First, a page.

If only we could’ve eaten that well the entire 2 week trek. But the culinary offerings of Namche Bazaar is far and away the exception in this the largest and lowest town on the beaten path. Our Himalayan vacation was largely powered by egg and toast in the morning, instant Rara noodles for lunch, and the local lentil soup called dahl bat for dinner. All this was washed down by hot tea, hot lemon, or boiled water. Every guesthouse had the same bland items. After the first few days we started eating as a chore. Though we’d be starving after a six hour hike uphill we’d pick at our food just enough to stave off hunger yet another night. At the base of Mt. Everest we were treated to a left over bag of chili mix from a previous expedition. Of course the local Nepalese cooks hadn’t the faintest idea of what to do with it so I squandered my way into a kitchen, not that I knew how to make RV food but atleast I could read the instructions. We had brought a weighty bag of snacks to offset our limited diet. The snickers bars, skittles, sour lemon drops and sausages were all highlights in our daily regiment.We semi-unfortunagtely learned that skittles, lemon drops and happy cola combined under heat and pressure mutate into a single gelatenous brick of pure sugar. Of course, that didn’t stop us from gnawing on the brick as Mary demonstrates here.
Oh sure, along the road up snacks like crackers, canned fruit, and chocolate could be found but at $5 per snickers we were glad we bought our own. Even with this gold mine of snacks our daily intake of calories were well under the amount spent traversing the mountains. Over the 14 days we lost at least 10lbs each, with Steve being the most drastic with his 20lb loss. We were all swimming under layers of wool and goretex. So even with our gorgings on Yak sizzler and gorgeous chocolate cake during our two stops at Namche Bazaar our 2 week circuit that took us above Everest Base Camp was an awesome weight loss program. The bonus was walking away with legs of steel.
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Up at 6am, not rested but awake. It’s 15F, inside the room. There’s a painful dryness deep in your throat, maybe as far as your lung. Your breath crystalizes in front of you. You brush with whatever water didn’t freeze in the bottle. Force down toast, again. If you thought it was cold indoor, outside there’s a considerable windchill factor. Then you hit the road one uphill step at a time.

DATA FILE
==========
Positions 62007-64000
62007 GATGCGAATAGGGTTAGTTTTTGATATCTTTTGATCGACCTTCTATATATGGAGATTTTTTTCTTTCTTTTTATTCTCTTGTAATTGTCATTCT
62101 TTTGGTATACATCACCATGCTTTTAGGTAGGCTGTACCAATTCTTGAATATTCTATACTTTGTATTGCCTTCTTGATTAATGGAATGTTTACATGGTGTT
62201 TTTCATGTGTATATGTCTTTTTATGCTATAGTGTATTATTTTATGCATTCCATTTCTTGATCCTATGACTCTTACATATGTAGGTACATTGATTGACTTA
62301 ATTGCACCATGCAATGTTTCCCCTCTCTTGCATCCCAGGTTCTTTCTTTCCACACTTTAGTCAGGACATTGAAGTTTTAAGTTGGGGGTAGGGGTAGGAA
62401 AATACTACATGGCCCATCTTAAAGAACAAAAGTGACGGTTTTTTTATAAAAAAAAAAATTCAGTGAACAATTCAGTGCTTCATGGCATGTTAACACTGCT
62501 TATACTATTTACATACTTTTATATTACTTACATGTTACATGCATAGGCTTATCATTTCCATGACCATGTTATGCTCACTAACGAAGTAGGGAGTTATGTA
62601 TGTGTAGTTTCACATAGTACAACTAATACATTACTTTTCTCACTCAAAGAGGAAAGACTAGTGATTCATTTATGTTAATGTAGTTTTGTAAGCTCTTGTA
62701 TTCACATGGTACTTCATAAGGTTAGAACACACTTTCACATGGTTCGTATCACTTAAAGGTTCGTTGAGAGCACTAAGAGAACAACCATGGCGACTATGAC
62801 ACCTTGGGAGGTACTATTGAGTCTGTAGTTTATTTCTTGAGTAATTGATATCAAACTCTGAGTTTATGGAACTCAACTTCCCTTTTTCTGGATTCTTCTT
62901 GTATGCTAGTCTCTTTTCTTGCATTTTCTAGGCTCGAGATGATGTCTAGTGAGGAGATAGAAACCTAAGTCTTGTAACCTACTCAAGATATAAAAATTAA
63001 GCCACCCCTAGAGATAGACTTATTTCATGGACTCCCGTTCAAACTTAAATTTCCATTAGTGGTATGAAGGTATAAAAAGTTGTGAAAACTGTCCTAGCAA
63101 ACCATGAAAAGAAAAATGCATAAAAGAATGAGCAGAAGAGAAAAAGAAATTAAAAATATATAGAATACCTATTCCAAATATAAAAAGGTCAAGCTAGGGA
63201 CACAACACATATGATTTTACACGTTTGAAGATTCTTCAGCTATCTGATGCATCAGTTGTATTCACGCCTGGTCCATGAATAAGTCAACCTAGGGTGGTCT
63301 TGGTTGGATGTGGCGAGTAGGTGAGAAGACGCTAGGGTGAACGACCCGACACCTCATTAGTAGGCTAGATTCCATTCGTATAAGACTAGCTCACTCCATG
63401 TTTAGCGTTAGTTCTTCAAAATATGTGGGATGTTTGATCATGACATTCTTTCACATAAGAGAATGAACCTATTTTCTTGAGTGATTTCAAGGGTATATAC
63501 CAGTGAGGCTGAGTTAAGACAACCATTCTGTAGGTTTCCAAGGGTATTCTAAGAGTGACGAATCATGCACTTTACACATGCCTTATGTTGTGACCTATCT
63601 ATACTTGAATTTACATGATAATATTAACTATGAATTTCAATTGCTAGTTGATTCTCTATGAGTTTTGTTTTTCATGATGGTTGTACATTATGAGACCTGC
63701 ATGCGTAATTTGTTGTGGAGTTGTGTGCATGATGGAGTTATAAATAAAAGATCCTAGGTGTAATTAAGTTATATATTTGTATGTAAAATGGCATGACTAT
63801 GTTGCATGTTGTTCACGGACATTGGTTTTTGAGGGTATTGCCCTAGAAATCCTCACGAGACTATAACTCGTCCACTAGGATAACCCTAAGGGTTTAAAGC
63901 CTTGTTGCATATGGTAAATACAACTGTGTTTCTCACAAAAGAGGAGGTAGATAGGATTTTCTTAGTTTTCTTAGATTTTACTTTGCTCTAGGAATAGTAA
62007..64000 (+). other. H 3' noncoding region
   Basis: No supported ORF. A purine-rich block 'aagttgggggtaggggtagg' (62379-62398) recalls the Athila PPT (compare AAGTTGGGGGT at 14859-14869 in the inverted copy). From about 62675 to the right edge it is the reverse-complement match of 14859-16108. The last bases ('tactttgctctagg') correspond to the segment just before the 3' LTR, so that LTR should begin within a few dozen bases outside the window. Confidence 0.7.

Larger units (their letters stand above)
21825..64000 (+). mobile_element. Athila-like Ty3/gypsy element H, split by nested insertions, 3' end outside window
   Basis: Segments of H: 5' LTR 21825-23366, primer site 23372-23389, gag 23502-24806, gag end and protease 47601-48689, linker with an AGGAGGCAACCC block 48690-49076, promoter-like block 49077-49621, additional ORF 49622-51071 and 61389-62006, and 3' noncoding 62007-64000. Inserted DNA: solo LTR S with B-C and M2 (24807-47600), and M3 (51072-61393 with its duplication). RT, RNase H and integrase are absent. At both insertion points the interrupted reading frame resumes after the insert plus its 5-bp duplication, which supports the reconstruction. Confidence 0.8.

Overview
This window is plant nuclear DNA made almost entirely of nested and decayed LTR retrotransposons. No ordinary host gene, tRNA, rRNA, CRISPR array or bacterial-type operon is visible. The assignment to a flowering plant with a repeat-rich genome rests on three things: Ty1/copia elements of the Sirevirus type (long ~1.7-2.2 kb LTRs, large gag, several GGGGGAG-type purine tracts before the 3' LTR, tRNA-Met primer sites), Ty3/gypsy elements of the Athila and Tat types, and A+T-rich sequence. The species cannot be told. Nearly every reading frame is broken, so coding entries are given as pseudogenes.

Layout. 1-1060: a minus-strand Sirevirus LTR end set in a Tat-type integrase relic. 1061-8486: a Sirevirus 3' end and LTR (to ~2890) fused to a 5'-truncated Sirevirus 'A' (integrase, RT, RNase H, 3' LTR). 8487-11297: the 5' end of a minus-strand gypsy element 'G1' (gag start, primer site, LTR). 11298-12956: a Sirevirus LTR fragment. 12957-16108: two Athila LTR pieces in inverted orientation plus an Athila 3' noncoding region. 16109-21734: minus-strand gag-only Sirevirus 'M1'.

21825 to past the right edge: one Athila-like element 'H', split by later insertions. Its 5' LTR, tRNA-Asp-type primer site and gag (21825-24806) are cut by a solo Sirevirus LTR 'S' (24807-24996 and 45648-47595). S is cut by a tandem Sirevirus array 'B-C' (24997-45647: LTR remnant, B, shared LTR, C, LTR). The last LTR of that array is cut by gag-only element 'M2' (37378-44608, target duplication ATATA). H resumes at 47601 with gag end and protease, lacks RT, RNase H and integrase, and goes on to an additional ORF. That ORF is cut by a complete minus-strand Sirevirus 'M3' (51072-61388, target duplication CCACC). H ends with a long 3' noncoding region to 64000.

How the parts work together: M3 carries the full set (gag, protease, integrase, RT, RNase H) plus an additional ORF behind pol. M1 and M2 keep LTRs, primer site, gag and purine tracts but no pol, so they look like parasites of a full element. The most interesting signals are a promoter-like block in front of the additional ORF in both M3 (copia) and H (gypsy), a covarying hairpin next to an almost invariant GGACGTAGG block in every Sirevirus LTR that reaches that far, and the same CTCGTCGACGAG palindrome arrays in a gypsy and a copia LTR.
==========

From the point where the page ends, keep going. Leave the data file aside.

Your fingers and toes are the first to freeze, the kind that hurt your bones. Every morning the first 300ft always seem to be the hardest. Breathing is like sucking dry ice through a straw with a leak in it. It’s easiest to stare a few steps ahead, but you can’t forget to look up and around at the scenery. That’s what you’re there for after all. Surely this torment must be for some reason. You scan ahead of you to see where the sherpa is leading, and somehow it’s almost always up. Sometimes the worst is down because that just means there’s even more up ahead. Now and then there is no worn path so you just have to make your own through the boulder fields hopping from one to the next. The icy spots are the worst. Squeezing past the Yaks takes a bit of finesse and when they’re behind you it feels like special olympics version of running of the bulls.
Yak’s horns are just as sharp and long, and they really don’t care where they point them. Lunch is an opportunity to warm up with hot lemon or tea. But you don’t want to stop too long because the icy winds pick up after noon and the there’s a lot more mountain to climb before you can settle for
the night. And your muscles tighten up in this cold if you stop moving. To make matters worst it’s the high season so you have to get to the next village early enough to get a bed. The afternoon hike is much like the morning. The chill from being in the sun’s shadows is replaced by the bony chilling gusts that penetrates through your fleece. Usually the face gets hit the hardest. Your nose is red and raw from wiping, your ears act as conduits for a perpetual brain freeze, and your eyeballs feel like ice cubes rolling around in your head. Finally you see your destination. At about 4pm you reach the guesthouse and change out of your hiking shoes and socks to give them a chance to dry. Now’s the time a shower so grab a wet wipe and you’re done in a minute. Grab your book and head into the common room. There
‘s a single stove in the middle of the room and that only gets lit from 6-9pm, same as the sole light bulb. Dinner is usually served around 6pm so you’re in bed by 8pm. You’re exhausted so even though the elevation won’t let you sleep it’s still good just to lay down. Hopefully there’s extra blankets because your 15F sleeping bag doesn’t cut it even with 3 layers of clothes on. Hours later sleep finally arrives and you wake up the next morning to do it all over again. And though it’s grueling, physically torturous, and each day is a journey into the unknown the experience is magnificient and you wouldn’t trade it for all the comforts of home.
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